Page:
Yes, I acknowledged this in my question. But a typical crystal can provide a time-keeping accuracy of ±15 seconds per month, so once time has been initially set from an NTP server, an internal (firmware) clock based on the NodeMCU’s timekeeping should be adequate, with perhaps daily re-syncs from an NTP server. There are numerous Arduino NTP-synced clock projects freely available. (I demonstrated a modified one in my YouTube video at https://youtu.be/PyDerVMuXDI, which demonstrated the automatic adjustment for the end of daylight saving in Hungary.) I have since abandoned that ‘World clock’ project, but I could still adapt the basic code for my IoTaWatt derivative.

Regards,
Daniel

Reread @quella’s response concerning this. You seem to be disoriented with respect to the network topology during WiFi configuration and subsequent normal operation on the local LAN.

It’s a big complicated firmware with a lot of modules, but the WiFi connection is tone of them. IoTaWatt uses a class called WiFiManager to establish the WiFi connection. The red-herring IP address you are looking for is declared in that source. You can find it on Github here.

IoTaWatt keeps time using the internal clock of the ESP8266. It syncs to the internet hourly when possible. The RTC is there to quickly recover from power failures and allow operation without internet.

Bob,

Thanks for your comments, and thanks again for making the code available under a GPL. Yes, it is big and complicated, and my 76YO brain struggles to comprehend sufficiently to change stuff. But maybe with your (and others’) help I’ll get there.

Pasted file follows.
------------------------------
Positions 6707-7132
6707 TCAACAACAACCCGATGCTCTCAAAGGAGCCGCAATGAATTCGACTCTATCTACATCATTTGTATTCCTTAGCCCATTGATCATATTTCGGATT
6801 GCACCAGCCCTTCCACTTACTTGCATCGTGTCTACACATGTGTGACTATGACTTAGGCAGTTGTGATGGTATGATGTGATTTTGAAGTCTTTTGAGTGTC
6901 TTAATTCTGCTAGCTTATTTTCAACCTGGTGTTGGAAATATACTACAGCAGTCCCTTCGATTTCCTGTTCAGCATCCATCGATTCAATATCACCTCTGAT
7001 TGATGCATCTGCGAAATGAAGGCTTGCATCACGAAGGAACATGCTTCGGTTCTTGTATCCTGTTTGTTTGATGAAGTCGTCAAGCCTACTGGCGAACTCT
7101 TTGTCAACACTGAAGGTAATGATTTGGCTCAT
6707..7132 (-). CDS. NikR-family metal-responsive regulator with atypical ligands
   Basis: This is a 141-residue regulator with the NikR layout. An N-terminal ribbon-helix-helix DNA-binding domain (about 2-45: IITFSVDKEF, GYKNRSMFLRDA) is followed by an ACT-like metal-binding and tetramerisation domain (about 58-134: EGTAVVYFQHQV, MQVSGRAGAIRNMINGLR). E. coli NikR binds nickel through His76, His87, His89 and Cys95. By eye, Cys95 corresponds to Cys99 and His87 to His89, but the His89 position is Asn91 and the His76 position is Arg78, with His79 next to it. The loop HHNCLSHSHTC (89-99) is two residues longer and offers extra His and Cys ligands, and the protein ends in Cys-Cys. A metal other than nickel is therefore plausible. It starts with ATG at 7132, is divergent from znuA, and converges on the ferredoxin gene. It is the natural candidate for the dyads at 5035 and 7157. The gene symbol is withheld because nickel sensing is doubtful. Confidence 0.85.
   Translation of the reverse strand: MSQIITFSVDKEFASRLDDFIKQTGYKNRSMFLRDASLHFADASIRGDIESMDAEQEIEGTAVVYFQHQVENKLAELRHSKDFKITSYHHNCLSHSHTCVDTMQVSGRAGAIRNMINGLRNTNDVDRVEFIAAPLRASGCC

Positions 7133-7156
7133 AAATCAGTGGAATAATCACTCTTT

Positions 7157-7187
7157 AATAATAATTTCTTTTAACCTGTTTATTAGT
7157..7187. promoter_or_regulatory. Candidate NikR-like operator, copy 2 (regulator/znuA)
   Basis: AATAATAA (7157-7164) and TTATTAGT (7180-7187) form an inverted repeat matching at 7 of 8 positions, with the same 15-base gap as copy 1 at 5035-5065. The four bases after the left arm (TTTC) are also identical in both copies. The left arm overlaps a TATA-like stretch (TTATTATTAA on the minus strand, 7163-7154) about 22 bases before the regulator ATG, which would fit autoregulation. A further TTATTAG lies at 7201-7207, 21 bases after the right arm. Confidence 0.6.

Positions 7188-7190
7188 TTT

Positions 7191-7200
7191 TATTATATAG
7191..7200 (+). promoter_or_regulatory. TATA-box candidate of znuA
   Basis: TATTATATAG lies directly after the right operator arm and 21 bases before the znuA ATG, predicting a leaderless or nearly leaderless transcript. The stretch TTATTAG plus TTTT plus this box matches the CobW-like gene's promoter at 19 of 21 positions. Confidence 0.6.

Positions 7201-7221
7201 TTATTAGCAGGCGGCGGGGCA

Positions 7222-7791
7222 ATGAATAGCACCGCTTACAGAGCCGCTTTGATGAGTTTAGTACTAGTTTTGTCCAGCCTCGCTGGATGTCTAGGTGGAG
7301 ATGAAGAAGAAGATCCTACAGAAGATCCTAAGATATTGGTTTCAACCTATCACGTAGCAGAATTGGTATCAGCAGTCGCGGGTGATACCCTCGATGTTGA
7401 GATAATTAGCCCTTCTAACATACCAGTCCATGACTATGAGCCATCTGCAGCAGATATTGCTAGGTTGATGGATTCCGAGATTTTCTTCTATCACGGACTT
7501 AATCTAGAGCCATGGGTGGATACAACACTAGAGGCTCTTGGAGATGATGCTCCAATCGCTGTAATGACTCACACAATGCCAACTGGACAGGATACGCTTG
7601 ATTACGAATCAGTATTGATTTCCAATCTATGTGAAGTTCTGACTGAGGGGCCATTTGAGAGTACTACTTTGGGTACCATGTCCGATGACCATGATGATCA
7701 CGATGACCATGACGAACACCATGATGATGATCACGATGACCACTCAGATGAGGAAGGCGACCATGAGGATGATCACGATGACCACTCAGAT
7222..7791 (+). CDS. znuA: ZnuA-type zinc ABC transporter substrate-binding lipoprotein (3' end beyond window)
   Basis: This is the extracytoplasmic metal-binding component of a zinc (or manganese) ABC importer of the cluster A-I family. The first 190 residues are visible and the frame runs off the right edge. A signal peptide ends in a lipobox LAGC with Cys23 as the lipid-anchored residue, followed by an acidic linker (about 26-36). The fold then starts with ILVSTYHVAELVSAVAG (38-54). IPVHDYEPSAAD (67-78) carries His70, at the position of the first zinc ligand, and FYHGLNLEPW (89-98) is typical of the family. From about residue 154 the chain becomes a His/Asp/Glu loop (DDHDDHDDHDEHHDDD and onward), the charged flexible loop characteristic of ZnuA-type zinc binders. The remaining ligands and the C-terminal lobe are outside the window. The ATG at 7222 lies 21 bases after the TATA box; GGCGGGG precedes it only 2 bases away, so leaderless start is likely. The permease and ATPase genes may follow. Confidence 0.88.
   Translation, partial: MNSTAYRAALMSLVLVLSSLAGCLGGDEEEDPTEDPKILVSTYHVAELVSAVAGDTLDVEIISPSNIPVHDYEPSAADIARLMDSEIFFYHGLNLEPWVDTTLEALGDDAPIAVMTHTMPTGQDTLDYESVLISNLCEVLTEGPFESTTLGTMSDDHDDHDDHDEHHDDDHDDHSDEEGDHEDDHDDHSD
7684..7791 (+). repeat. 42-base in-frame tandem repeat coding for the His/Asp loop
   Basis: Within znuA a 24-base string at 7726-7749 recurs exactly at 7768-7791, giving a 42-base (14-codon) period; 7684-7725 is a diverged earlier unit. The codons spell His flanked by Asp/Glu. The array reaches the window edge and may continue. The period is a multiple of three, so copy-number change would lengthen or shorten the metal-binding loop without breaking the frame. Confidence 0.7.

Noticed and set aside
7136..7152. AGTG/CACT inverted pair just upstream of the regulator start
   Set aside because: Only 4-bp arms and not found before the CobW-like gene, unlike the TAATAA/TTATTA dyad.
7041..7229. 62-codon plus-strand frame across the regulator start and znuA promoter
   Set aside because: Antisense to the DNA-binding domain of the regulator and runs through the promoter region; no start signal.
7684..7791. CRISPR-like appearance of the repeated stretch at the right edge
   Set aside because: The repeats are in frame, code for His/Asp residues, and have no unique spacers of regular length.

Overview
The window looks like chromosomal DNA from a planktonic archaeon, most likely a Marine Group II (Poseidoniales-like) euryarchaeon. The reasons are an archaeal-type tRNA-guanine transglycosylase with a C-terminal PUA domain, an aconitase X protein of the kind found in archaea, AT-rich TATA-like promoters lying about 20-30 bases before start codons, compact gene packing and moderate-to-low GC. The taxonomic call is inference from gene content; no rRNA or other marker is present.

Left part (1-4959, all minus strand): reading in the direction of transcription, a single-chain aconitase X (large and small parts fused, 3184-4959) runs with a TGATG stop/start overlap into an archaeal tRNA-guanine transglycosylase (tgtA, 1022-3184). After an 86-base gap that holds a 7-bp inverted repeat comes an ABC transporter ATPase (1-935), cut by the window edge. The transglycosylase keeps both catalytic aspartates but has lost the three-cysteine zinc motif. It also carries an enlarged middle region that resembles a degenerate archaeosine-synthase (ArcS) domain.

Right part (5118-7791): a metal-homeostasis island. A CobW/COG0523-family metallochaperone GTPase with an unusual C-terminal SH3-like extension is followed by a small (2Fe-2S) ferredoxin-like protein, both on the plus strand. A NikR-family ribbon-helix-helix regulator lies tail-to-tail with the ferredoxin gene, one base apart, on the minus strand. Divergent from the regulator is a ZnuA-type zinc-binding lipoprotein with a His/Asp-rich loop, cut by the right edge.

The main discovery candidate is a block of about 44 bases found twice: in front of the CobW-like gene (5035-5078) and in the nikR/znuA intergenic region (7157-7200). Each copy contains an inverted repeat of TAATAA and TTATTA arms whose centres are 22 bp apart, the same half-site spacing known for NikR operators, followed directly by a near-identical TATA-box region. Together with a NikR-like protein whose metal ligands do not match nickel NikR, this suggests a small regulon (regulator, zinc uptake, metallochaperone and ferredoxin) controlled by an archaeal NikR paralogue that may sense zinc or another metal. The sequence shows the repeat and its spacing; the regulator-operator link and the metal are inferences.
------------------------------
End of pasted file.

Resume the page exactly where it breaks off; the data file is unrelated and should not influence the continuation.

The two major changes I’ve made for my hardware are: (1) drop the RTC (batteries on a PCB are a pain), and (2) add a W5500-based Ethernet module, plus a jumper to a NodeMCU pin determining whether to use wi-fi or Ethernet.

I recognise that I’ll lose some minutes of data after a blackout, but most of our blackouts are quite short (several seconds, usually during storms), so the broadband modem on a UPS will sail through those, and not lose the Internet connection. For the longer blackouts, I’ll put up with the loss of time-stamped data-collection.

If I had the programming skills, what I would do is, when the system powers-up without an Internet connection, save data (perhaps in internal flash) with a ‘temporary’ timestamp (based on Arduino’s Millisecond timer), and when real-time is re-acquired, go back and correct those timestamps and transfer the collected data to SD card. Just a pipe-dream at this stage! :roll_eyes:

Regards,
Daniel (Australia)

I haven’t been able to locate a good, up-to-date, PDF user guide for either VSCode or PlatformIO, so perhaps a reader familiar with this pair can enlighten me…

If I wish to add some C code to my IoTaWatt project, can I just drop new .C and .H files into the project’s IoTaWatt folder, and PlatformIO will automatically include them in the next Build, or must I edit some .mak file or similar?

Regards,
Daniel

Daniel, great that you are trying to develop a new fork with different features. That is what open source is all about.
Perhaps it would make you learning curve easier if you first get familiar with VSCode/PlatformIO with some simpler project. And "can I just drop new .C and .H " would suggest that you also need to understand general programming. Again simpler project will help.
Overeasy C writing is very advanced and very efficient. Trying to change the code to accommodate a W5500 will be very difficult. And frankly not necessary. Just add a wired bridged cheapo AP close to your unit.